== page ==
Sunday, June 5, 2011

Another Reason Why We Need to Beware of Imitations

This shocker of a story appeared in the Colorado Springs Gazette today:

Edwin Shockney’s 2009 book “Delusional Entitlement Disorder” describes people who increasingly expect quick payoffs without hard work and “believe that standards, rules and laws do not apply to them.”

He could be describing himself.

Shockney says he has a master’s degree in counseling and a doctorate in psychology, which give him the expertise to diagnose patients, advise government agencies and testify in almost 150 local court cases.

In reality, the Colorado Springs man quit at least three colleges. He has no bachelor’s degree and no master’s. And his doctorate came from a defunct California seminary based in a strip mall.

But through an ever-evolving string of embellishments and outright lies, Shockney has hoodwinked the Colorado professional counselors oversight board, the Catholic Church, local lawyers, police, a large defense contractor and countless patients for more than a decade.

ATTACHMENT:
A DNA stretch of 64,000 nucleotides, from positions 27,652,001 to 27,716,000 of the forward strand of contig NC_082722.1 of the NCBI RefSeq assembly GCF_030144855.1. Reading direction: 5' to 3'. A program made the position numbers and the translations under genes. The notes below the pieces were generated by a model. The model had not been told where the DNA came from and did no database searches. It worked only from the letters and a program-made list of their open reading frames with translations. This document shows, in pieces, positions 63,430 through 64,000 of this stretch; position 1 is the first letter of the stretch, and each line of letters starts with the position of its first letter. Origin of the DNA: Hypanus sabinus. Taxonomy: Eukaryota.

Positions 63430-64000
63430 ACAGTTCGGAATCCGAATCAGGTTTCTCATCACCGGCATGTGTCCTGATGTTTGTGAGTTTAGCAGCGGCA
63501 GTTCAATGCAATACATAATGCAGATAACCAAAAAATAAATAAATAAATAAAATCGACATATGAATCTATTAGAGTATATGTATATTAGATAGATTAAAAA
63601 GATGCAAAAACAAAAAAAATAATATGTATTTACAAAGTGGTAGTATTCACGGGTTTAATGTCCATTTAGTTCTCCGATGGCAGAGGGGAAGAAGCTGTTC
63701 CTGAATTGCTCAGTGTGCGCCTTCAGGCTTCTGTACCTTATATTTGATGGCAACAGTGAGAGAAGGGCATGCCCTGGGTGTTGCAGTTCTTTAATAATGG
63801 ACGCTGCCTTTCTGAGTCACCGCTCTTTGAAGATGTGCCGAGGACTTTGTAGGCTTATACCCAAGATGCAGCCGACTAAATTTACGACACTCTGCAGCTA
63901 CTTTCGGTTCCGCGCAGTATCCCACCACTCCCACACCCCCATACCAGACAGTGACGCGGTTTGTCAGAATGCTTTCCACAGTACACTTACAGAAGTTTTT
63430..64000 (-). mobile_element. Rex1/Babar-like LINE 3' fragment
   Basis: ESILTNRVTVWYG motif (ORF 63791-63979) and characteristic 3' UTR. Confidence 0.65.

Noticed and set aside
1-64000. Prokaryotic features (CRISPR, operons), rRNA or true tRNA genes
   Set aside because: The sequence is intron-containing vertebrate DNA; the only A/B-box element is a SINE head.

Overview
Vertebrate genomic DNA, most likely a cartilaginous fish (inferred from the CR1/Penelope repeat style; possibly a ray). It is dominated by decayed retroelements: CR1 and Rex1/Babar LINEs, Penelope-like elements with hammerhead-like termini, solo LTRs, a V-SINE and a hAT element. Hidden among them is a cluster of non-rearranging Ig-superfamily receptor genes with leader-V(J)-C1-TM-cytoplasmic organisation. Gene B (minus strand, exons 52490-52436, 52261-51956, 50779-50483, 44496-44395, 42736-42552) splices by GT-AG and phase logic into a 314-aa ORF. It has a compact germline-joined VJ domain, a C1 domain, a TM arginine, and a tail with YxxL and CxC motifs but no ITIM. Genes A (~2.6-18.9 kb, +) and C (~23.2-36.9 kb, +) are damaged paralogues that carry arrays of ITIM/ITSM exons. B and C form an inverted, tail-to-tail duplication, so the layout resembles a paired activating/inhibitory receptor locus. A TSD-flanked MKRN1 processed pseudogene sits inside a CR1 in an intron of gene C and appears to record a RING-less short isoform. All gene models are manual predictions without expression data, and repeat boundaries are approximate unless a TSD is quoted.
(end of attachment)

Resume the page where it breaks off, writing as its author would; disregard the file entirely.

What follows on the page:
He has gotten away with it despite repeated complaints to authorities.

And his deceptions could have serious repercussions because his court testimony has influenced dozens of child custody and criminal cases that may now warrant new trials....

EDITORIAL COMMENT: The bottom line is that psychotherapy offer a great deal of scope for quacks who take advantage of highly vulnerable people. Since they are likely to come up with strange and unsound advice with no scientific basis, they can hurt a lot of patients before the authorities yank their chain and either/or strip them of their licenses or initiate criminal proceedings.

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